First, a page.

Message from Bishop Rachel, 28 February 2023

Published: Tuesday February 28, 2023

Bishop RachelI suspect that if you have given anything up for Lent it probably isn’t the mirror. Most of us during Lent will look in the mirror at least once a day, and I wonder if this in itself might be the reminder we need to allow Lent to be a time when we look beyond the surface of our external reflection and discover more of who we are within, and who God is, who knows us inside out and loves us.

A very good place to start is to make prayer and Bible reading part of our daily routine. It is not unlike taking a hard look in a clean mirror – giving a clear reflection of myself, my life and the world in which I live, but it is more than that too. For in it I can also see the reflection of God who is most clearly revealed in Jesus Christ and present with us now through the power of the Holy Spirit.

There are many different resources available  – perhaps ask other people what they find helpful. Across the Church of England, many people will use Common Worship Daily Prayer and a few years ago I wrote something for the National Church to accompany this. I have revisited what I wrote in order to share something with you now as we walk the days of Lent.

The apostle Paul, in his great passage about love, speaks of now seeing “in a mirror dimly” but one day seeing face-to-face: “Now I know in part; then I shall know fully, even as I have been fully known” (1 Corinthians 13:12). Our daily prayer and reading of Scripture is part of that seeing in a mirror dimly, and it is also part of our deep yearning for an ever-clearer vision of our God. As we read Scripture, the past and the future converge in the present moment. We hear words from long ago – much of which can appear strange and confusing – and yet, the Holy Spirit is living and active in the present. In this place of relationship and revelation we open ourselves to the possibility of being changed; of being reshaped in a way that is good for us and all creation.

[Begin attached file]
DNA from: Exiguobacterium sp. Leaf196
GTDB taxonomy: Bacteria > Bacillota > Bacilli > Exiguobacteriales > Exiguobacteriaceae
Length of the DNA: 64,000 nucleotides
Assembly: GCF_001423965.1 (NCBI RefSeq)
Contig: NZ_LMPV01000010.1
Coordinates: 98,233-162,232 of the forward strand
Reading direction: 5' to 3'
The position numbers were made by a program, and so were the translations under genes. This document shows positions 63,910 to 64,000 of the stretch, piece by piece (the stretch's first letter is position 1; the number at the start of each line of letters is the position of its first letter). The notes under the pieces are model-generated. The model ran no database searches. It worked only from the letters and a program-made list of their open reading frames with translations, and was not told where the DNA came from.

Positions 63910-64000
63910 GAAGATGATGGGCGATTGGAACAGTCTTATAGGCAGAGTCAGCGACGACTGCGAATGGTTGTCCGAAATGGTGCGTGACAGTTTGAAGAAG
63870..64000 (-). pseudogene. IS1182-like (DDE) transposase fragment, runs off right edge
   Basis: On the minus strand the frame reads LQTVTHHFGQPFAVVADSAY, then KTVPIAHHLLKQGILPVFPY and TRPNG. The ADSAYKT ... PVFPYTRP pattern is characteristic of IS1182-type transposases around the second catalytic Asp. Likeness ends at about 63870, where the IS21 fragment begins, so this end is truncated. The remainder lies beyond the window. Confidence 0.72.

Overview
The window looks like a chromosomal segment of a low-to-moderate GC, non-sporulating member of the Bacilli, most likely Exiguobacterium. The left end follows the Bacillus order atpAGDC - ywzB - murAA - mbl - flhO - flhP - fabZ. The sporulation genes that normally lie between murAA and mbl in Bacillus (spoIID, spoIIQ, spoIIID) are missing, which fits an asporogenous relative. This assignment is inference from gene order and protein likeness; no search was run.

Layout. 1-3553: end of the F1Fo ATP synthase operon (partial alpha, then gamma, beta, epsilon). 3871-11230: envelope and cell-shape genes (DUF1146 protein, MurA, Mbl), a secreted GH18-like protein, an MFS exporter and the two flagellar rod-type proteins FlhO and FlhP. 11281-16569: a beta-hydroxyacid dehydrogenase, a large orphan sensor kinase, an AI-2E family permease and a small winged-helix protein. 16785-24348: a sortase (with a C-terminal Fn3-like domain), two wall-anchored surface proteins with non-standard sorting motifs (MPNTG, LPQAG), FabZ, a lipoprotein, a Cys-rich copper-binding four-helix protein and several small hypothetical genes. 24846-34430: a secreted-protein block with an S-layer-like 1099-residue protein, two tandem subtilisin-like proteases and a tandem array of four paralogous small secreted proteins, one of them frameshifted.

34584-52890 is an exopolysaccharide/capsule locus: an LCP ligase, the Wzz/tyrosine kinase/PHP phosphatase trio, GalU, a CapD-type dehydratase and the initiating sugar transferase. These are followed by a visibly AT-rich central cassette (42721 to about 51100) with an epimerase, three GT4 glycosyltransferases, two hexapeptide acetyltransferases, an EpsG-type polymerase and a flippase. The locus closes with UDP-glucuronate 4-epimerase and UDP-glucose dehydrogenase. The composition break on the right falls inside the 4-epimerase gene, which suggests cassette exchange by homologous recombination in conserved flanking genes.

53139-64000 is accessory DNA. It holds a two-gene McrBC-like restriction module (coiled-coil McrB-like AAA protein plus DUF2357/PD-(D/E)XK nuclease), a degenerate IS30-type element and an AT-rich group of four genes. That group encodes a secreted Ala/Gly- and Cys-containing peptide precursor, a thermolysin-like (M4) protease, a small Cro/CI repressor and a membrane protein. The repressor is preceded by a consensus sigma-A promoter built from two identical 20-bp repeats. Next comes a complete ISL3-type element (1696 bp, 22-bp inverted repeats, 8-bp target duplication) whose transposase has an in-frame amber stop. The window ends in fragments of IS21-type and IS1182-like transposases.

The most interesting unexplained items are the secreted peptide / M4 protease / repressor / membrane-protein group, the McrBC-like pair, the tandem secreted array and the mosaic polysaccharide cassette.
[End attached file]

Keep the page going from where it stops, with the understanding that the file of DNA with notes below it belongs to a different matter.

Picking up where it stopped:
I am fortunate in being able to start each day in a quiet place and I personally find it helpful to begin Morning Prayer by lighting a candle. For me, this marks my intentionality and my acknowledgement of Christ’s presence with me. It is also a silent prayer for illumination; and amidst the revelation of Scripture and the cries of my heart, the constancy of the tiny flame bears witness to the hope and light of Christ amidst all that is and will be.

When the candle is extinguished, I endeavour to be still as I watch the smoke disappear. For me, it is symbolic of my prayers merging with the day. And I know that my prayer and the reading of Scripture is most definitely not the smoke and mirrors of delusion. Rather, it is about encounter and discovery as I seek to venture into the day to love and serve the Lord as a disciple of Jesus Christ.

I pray that this Lent we may each discover new depths to prayer individually and in community.

This comes with my thanks and prayers as ever.

+ Rachel



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